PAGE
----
To put my interest in context, 1977 was a schizophrenic year. My old concert tickets show that I saw Black Sabbath and Pink Floyd, but I also saw the Clash and the Sex Pistols. In the middle of all that, in the summer of ‘77, I went to America for the first time and stayed with a family in the heart of Long Island, New York. I had met the girl when she came over on a school exchange trip. We bonded over a shared appreciation of Boston’s first album.
The other music she and her friends listened to was Aerosmith (Toys In The Attic), Foghat Live, Frampton Comes Alive, Rumours (you couldn’t get away from it) and Leftoverture by Kansas, which contained their big hit at the time, 'Carry On Wayward Son'. Some of it has stayed with me. In fact all of it, except Foghat.
Leftoverture has great songs, some intricate but not too complex arrangements, with just the right mix of guitar and keyboards to keep the whole thing interesting. It was on pretty constant rotation in my bedroom in the late 70s. I was lucky enough to see them live at Hammersmith in 1978 too, playing the set you can hear on the live album from that time 'Two For The Show'.
Kansas have recently released a 40th anniversary 'Leftoverture' concert CD, with a second CD of other classic material. It's probably not the best starting point, but it does at least highlight their prog credentials, including as it does many of their long-form compositions. This incarnation of Kansas contains only two original members out of six – drummer Phil Ehart and rhythm guitarist Rich Williams. Leader and songwriter Kerry Livgren left many years ago, while more recent departures include singer and keyboard man Steve Walsh, along with singer and violinist Robbie Steinhardt.
So, the first thing anyone familiar with the originals will have to get over is the change of singer. Vocals are now handled mainly by new keyboardist Ronnie Platt, supported by bassist Billy Greer. Platt can carry a tune, but prog singing requires a certain delivery to match the ostentation of the music. Steve Walsh had that in spades. A song like Journey from Mariabronn, from the first Kansas album, is one of their most successful compositions, made especially effective by Walsh’s impassioned delivery. Platt, while he hits the notes, can’t convey the drama in the same way.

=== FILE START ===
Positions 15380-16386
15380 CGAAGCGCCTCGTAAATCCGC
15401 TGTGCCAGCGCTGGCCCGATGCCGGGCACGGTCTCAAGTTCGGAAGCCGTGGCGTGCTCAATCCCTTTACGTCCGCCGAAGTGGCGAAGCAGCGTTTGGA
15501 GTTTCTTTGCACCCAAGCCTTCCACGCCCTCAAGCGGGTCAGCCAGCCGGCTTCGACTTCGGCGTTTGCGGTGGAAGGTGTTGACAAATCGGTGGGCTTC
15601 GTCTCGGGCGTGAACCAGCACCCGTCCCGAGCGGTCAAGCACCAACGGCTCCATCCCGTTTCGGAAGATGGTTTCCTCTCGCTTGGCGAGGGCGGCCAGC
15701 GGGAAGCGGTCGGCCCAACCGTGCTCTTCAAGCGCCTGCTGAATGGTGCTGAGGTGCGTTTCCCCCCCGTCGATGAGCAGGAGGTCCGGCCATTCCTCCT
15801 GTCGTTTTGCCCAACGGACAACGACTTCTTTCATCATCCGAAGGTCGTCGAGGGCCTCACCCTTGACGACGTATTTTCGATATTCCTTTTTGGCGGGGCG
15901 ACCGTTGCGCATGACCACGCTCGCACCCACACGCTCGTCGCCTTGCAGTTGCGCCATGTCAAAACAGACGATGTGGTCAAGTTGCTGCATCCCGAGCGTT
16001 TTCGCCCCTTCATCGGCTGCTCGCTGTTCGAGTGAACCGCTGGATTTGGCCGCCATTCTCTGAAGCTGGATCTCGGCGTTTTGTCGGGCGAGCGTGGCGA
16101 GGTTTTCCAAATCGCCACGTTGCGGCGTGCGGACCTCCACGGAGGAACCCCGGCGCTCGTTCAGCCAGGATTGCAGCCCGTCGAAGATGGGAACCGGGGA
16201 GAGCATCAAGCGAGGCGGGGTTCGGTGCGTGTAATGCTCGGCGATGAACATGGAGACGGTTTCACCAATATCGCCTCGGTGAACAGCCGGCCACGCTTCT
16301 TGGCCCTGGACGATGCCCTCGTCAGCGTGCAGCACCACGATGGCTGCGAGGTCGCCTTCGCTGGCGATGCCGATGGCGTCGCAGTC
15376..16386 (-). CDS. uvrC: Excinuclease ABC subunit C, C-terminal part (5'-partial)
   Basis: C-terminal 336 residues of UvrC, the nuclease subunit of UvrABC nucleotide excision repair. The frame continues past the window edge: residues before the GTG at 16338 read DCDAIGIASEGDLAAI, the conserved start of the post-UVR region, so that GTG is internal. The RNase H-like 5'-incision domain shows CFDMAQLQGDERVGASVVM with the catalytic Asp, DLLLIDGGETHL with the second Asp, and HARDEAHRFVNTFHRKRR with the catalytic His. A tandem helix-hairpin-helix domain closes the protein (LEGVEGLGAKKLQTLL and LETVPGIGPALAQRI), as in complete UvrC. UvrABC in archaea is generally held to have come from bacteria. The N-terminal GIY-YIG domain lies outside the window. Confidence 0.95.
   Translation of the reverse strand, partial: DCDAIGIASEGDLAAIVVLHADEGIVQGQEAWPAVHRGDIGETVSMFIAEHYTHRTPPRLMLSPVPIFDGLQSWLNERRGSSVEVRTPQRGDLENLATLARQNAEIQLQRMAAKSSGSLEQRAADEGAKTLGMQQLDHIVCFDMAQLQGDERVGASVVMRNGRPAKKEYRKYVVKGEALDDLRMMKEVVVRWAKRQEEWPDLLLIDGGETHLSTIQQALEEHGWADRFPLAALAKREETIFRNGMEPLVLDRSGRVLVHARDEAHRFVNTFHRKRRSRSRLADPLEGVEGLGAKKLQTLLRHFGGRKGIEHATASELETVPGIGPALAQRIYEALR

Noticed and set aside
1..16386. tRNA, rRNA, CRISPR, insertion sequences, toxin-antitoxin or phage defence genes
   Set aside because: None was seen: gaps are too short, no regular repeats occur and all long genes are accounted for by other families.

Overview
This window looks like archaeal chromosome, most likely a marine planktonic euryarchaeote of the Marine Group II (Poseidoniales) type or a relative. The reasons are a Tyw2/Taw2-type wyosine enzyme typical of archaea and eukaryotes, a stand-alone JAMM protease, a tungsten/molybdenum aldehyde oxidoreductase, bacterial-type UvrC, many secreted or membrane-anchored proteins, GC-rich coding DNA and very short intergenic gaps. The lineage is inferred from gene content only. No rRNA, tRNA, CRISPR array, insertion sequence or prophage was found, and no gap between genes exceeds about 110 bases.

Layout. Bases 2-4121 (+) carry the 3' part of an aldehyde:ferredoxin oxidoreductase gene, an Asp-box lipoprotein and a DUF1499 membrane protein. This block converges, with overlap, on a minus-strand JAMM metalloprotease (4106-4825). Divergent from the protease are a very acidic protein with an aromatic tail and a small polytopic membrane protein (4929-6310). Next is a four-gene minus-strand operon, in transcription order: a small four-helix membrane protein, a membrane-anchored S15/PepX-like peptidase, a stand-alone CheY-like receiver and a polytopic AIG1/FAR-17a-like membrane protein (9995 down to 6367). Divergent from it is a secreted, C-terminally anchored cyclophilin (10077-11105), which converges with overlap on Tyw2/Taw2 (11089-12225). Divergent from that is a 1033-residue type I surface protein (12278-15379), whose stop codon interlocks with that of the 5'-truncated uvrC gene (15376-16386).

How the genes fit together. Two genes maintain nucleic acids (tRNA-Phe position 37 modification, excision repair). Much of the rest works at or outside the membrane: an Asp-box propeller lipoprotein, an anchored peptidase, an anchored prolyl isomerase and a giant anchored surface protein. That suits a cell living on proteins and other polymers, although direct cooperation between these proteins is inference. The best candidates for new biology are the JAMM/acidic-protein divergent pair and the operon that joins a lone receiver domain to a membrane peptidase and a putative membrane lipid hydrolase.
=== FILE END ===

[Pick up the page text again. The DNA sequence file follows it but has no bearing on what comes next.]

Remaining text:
Listening to ‘Journey from Mariabronn’ again on this disc, I’m reminded they did some really good long-form compositions that mark them out as the best of the few US bands that could be compared with their UK prog peers. Those who bought the Best of Kansas because they liked 'Carry On…' and 'Dust In The Wind' probably missed that point, which is why Kansas get lumped in with the pomp rock bands like Boston and Styx.
I had hoped for a large dollop of nostalgia listening to them play Leftoverture, which takes up disc 2. It was OK, but I felt I was listening to a tribute band. If you don’t have the originals, this is not the place to start. Get a copy of Leftoverture and the original live album, Two For The Show. And if you want to investigate further, the albums either side of Leftoverture – Song For America and Point of Know Return, as well as the first album – are worth checking out.